Michael Hartisch (in those days math student at Jena University)
took this event as a starting point for an investigation in his
B.Sc. thesis. Michael developed an algorithm to compute endgame
data bases for the situation where each move has its own length
(instead of the standard length "1"). For instance, in the basic
endgame with King plus Rook vs. King it turned out
that there are several situations
where the optimal robot move is different from the optimal move
in classic "distance to mate" fashion.
Robot Blitz Chess on big boards will be very entertaining,
also for spectators who do not understand the intricacies of chess.
(3) Robot Table Tennis
In 2014, almost simultaneously two Youtube videos showed
robots playing table tennis on a (very) high level.
Ulf Hoffmann Tischtennis Roboter
Timo Boll vs. KUKA Robot
Soon it became common knowledge that both videos only showed
fake duels. Having robots mastering table tennis is a challenge
still far beyond the horizon of current technology. Nevertheless,
I hope to be still alive when a robot challenges the human
World Champion in table tennis
Comparing the Tasks
All three tasks are real challenges. If I had to order them
by increasing difficulty (for robot strength in competitive
play against strong humans), my answer would be:
Robot Outdoor Blitz Chess
is easier than
Robot Frisbee Go
is easier than
Robot Table Tennis.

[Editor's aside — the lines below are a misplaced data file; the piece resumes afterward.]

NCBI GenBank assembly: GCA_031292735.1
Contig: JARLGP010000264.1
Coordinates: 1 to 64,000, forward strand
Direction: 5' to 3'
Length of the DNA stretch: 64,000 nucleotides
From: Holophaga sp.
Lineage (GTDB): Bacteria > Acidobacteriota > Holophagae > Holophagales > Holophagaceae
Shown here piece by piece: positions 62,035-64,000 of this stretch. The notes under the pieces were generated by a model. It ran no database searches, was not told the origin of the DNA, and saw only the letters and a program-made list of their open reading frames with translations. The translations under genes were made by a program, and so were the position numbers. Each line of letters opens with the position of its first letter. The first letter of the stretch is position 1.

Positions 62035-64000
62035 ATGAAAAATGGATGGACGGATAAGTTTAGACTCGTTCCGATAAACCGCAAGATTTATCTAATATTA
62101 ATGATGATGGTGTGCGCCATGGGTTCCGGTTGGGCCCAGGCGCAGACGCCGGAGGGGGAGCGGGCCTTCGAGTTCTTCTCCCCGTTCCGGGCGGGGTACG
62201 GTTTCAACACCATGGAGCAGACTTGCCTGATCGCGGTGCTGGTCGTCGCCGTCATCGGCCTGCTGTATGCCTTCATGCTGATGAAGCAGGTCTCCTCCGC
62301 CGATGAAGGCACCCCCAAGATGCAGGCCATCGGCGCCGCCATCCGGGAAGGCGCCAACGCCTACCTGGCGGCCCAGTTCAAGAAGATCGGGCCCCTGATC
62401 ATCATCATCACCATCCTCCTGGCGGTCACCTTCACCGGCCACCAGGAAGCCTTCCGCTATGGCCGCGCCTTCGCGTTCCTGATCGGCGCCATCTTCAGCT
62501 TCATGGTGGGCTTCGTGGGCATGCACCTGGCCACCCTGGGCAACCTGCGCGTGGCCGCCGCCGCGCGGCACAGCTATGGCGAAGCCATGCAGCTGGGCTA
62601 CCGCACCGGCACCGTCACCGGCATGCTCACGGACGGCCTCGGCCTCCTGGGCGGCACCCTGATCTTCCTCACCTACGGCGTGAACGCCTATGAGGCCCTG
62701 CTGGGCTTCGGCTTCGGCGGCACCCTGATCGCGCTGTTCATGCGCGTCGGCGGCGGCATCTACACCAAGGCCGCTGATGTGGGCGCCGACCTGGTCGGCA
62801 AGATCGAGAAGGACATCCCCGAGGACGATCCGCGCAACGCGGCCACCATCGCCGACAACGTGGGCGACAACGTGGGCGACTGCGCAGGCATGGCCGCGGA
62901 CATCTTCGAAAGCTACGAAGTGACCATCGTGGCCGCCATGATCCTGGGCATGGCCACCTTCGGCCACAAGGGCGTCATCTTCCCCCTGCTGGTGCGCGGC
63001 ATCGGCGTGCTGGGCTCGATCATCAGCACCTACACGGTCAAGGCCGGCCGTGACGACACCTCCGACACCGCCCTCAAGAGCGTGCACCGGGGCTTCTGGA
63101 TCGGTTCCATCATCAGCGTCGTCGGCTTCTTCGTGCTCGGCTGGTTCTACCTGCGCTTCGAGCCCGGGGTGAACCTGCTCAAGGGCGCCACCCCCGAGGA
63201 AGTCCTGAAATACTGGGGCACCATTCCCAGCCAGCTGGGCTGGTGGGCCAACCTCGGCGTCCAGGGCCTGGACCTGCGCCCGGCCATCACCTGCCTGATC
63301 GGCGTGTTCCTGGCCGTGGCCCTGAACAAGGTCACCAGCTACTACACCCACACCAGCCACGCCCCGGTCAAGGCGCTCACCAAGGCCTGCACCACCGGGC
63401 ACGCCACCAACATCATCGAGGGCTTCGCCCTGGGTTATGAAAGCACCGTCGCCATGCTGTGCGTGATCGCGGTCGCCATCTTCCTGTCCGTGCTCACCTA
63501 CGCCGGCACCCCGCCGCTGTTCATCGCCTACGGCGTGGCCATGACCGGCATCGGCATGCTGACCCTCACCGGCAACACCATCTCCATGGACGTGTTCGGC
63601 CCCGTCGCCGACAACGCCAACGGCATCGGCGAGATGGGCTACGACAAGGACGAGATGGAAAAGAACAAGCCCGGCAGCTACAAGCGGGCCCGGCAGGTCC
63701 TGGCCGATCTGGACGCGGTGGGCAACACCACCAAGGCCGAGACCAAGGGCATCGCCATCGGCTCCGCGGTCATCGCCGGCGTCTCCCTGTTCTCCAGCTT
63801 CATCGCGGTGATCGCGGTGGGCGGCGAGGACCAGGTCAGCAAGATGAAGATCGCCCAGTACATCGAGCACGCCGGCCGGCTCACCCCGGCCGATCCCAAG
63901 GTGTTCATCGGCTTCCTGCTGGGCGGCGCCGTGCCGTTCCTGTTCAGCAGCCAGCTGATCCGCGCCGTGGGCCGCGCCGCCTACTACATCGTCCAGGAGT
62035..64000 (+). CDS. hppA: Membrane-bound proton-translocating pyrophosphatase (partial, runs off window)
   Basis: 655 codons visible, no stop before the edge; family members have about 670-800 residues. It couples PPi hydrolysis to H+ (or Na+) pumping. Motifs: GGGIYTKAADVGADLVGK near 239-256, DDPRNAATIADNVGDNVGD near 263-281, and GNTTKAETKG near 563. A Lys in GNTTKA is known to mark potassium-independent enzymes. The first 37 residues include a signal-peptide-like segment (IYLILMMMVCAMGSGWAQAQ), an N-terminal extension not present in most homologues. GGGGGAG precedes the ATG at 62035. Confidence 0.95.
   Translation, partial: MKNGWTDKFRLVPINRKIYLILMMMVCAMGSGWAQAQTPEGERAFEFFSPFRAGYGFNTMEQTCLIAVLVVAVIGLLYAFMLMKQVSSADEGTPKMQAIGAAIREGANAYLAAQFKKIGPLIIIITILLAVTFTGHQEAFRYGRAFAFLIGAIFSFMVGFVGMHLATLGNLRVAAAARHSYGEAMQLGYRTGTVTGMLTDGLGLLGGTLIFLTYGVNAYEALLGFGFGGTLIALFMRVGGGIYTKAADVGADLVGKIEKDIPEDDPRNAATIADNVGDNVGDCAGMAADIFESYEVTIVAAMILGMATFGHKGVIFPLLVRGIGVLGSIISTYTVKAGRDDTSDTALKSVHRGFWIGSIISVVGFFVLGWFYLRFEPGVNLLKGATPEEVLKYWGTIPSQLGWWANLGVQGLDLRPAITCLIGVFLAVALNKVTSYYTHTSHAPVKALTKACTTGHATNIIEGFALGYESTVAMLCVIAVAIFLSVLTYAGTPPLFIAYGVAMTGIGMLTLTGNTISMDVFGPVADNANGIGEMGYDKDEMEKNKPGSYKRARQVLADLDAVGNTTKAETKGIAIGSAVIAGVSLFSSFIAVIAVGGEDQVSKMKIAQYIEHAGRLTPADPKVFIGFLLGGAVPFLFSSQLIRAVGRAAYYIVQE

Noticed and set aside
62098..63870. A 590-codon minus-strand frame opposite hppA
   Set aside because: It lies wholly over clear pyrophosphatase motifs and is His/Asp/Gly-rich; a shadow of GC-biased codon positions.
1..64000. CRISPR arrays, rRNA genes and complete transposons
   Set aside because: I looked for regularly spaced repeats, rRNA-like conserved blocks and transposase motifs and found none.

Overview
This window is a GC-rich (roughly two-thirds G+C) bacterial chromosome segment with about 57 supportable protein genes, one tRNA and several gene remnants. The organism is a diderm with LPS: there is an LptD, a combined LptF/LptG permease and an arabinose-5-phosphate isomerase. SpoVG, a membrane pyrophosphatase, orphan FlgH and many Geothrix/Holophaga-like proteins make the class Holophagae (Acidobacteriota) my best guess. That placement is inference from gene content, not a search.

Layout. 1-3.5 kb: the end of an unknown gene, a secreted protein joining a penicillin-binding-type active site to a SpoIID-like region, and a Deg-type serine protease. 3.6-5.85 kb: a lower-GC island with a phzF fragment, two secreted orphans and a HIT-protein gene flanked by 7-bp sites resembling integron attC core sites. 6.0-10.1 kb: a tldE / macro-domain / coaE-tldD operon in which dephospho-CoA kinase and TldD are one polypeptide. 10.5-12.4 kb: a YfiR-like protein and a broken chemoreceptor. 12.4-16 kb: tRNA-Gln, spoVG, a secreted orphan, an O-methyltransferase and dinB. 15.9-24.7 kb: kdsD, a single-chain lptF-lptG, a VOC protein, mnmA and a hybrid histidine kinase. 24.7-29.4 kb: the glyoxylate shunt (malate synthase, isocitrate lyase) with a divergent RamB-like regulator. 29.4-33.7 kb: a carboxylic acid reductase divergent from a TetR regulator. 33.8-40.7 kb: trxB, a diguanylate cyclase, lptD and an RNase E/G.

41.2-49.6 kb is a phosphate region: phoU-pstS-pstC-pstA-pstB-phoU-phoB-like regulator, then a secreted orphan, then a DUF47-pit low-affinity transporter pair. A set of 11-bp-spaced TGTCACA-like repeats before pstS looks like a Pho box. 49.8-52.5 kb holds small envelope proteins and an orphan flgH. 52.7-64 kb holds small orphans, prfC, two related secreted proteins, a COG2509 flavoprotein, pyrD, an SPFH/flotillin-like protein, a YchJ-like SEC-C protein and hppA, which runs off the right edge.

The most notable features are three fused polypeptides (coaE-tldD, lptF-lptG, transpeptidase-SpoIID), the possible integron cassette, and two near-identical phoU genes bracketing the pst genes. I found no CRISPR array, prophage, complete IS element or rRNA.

But who knows ...
One of my backgrounds is intelligent game play by computers:
Back in 1985, I introduced the 3-Hirn approach and applied
it to the game of chess.
Between 1985 and 1997 many experiments showed that 3-Hirn
gives 200 extra rating points for a wide range of computer
strengths and opponents. The experiences are documented in
many reports and in particular in the book "13 Jahre 3-Hirn -
Meine Schach-Experimente mit Mensch-Maschinen-Kombinationen".
The book is written in German, a rough translation of the title
is "13 Years of 3-Hirn - My Chess Experiments with Man-Machine
Combinations". Here "machine" is meant in its plural form.
One of my doctoral students is
Stefan Meyer-Kahlen, the father of chess program Shredder.
Shredder won 18 World Championship titles (in words: eighteen)
in computer chess between 1996 and 2015.
Together, my diploma student Timo Klaustermeyer (now
Timo Haupt) and I introduced the concept of "Freestyle Chess"
back in 2004: Freestyle chess is played by teams. Each team has a
distinguished captain and arbitrary helpers. These helpers may
be other human players, books, magazines, computer programs,
data bases, and whatever else might help. (Later, Garry Kasparov
adopted this term, forgetting to mention its creators...)
Since year 2000, I am active in the field of computer-aided
Go (Go is the famous traditional Asian board game) - with two hopes:
* To help beating the best human players by "freestyle teams"
of amateurs and computer programs before 2020.
* To help that computer Go programs alone (without human help)
beat the best human players before 2027.
Currently, the best strong go bot for analysis purposes is
CrazyStone 2013, developed by pioneer Remi Coulom.
See this screenshot: